Because the system is touted as the way you're going to make yourself fantastically rich, you're under pressure to drop any conflicting or competing interests such as your bowling or tennis league or golf club. Nothing else in life has importance except for the quest of financial freedom. All activities in your life must enhance your Amway business and have an affect on your financial future. No other activities matter to you unless it affects your financial future. Even family and friends may be shunned in your quest for the holy financial grail. And this is in spite of your business generating $10 a month in income while you spend $250 on cds, books, voicemail and function tickets.

Your upline soon becomes your most trusted friend. Your thoughts and feelings are shaped in part by the cds, meetings and functions. People who you may have trusted all your life suddenly becomes secondary in your life because of your undying loyalty to your upline. You shun the advice of (formerly) trusted family and friends because they are "broke minded" or have an "employee" mentality.

Do you recognize these behaviors? Hopefully you aren't displaying these behaviors, If you do, you have been sucked into Amway.

P.S. Joecool will be traveling to another part of the world for the next week (with my job income) so I may not have access to post new comments or new articles until next week. Until then, enjoy this new article and I'll try to check in before the end of my trip.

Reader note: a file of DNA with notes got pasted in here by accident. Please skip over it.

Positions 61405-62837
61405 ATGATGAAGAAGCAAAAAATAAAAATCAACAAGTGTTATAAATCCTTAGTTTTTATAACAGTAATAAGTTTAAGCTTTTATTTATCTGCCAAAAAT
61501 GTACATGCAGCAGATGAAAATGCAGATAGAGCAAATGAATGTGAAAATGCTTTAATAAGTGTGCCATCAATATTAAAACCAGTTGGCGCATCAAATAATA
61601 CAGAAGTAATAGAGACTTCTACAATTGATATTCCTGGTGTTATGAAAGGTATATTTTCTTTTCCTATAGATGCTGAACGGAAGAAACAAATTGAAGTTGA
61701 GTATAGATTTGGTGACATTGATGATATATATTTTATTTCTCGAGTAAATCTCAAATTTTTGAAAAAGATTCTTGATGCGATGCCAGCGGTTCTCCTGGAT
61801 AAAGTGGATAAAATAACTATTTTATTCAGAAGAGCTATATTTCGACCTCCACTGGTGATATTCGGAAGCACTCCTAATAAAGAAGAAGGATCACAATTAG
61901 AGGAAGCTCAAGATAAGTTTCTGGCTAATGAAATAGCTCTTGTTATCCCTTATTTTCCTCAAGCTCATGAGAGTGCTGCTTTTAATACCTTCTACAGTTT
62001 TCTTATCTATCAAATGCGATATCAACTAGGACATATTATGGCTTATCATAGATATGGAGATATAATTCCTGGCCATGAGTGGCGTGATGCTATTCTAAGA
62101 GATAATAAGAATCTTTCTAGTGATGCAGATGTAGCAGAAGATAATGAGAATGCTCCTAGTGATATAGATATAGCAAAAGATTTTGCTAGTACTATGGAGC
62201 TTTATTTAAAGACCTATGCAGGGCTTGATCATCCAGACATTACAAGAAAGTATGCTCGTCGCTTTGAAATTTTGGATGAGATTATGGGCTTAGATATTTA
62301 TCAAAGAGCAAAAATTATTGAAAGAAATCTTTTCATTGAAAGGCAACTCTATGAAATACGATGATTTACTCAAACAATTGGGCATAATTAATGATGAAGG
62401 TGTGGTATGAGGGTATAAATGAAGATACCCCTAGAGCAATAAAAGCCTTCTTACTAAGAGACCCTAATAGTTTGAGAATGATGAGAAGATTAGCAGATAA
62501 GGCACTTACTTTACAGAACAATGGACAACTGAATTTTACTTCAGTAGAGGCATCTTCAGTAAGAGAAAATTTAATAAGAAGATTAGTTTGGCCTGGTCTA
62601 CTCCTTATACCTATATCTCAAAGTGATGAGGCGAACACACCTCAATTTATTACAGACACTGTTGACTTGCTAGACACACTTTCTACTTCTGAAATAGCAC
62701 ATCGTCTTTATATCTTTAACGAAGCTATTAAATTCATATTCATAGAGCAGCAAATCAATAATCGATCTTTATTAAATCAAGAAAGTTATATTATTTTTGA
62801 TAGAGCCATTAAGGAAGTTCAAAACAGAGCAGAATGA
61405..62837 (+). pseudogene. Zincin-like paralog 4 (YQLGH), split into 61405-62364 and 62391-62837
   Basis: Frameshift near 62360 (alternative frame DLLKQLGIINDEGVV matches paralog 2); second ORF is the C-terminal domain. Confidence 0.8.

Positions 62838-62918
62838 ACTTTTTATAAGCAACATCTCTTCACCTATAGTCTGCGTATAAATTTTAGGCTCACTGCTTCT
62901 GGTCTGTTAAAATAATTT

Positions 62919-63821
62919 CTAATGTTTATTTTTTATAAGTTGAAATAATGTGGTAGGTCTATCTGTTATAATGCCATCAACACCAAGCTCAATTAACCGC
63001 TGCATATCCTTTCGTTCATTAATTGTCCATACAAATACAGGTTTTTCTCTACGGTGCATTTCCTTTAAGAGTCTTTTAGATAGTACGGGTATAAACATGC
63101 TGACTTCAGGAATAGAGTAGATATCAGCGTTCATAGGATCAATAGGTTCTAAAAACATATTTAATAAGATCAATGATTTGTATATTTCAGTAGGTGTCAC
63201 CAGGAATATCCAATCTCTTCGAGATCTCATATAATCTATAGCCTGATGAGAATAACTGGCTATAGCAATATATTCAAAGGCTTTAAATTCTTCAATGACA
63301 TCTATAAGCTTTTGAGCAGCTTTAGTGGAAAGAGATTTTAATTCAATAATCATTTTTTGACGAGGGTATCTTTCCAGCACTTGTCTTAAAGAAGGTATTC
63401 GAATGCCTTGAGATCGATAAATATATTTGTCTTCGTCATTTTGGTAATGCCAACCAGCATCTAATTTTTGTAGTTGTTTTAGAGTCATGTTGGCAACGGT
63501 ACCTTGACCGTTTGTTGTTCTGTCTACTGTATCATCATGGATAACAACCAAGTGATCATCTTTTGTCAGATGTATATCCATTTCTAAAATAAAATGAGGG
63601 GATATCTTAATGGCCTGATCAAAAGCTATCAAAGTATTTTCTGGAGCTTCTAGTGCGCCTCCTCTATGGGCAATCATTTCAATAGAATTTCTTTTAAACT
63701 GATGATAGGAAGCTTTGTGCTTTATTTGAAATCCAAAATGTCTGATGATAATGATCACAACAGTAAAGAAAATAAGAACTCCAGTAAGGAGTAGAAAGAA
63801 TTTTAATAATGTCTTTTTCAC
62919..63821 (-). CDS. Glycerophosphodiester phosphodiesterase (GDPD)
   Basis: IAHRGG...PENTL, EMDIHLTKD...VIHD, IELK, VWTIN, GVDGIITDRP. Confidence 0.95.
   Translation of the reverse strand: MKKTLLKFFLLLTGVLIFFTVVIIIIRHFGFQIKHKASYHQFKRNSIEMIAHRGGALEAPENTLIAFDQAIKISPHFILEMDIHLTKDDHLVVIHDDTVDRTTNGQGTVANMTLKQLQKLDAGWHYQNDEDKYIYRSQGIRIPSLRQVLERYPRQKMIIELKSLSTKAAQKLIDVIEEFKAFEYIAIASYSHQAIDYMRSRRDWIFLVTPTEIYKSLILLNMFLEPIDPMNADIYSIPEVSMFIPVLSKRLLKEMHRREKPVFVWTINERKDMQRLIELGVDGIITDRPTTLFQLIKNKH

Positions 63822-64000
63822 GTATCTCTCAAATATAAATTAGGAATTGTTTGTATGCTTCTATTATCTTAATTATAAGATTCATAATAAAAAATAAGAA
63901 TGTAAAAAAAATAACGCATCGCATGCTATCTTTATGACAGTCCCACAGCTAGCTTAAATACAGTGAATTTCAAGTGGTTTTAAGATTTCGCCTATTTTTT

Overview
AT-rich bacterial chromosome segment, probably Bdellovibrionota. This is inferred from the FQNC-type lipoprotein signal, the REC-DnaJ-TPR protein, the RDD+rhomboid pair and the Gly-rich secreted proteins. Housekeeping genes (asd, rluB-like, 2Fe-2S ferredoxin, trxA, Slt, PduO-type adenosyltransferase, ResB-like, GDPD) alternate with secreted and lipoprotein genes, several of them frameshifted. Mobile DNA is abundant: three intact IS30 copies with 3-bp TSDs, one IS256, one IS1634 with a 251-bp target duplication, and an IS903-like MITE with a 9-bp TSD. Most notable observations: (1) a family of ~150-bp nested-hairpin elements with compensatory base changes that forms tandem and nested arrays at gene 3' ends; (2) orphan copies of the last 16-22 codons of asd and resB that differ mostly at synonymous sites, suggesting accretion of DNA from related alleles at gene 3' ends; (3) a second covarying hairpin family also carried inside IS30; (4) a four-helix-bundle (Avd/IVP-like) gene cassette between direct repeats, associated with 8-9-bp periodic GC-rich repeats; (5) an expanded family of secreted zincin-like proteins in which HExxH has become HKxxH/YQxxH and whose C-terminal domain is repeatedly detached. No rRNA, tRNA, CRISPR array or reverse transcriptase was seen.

Aloha!

Monday, May 22, 2017

Amway Is Inconvenient?

Looking back at my IBO days, I can now laugh at some of the weird stuff we did and believe it or not, I have reason to believe that my old LOS, WWDB still teaches some of this and some other major groups also teach it. I believe some of these practices were the reason why some people refer to the Amway business as cult or having cult like qualities. If you recognize some of these practices, you might be in an unethical group and you should ask your upline the tough questions and possibly reconsider or reprioritize your involvement in the business.

Late meetings. Our upline was into late meetings, many occuring after midnight. I suppose it was a show of loyalty and dedication to the upline and the system. In reality, it made most people angry at their jobs because they had to wake up early to go to work. For me it made me mad at our upline because the meetings taught us nothing of substance and it just made us tired. Our upline used to talk about time being important but it was never important enough to make him show up on time for his own late night meetings. Another cult like factor - sleep deprivation. Our upline described this practice as Amway being a business of incovenience, designed to weed out the weak and undedicated.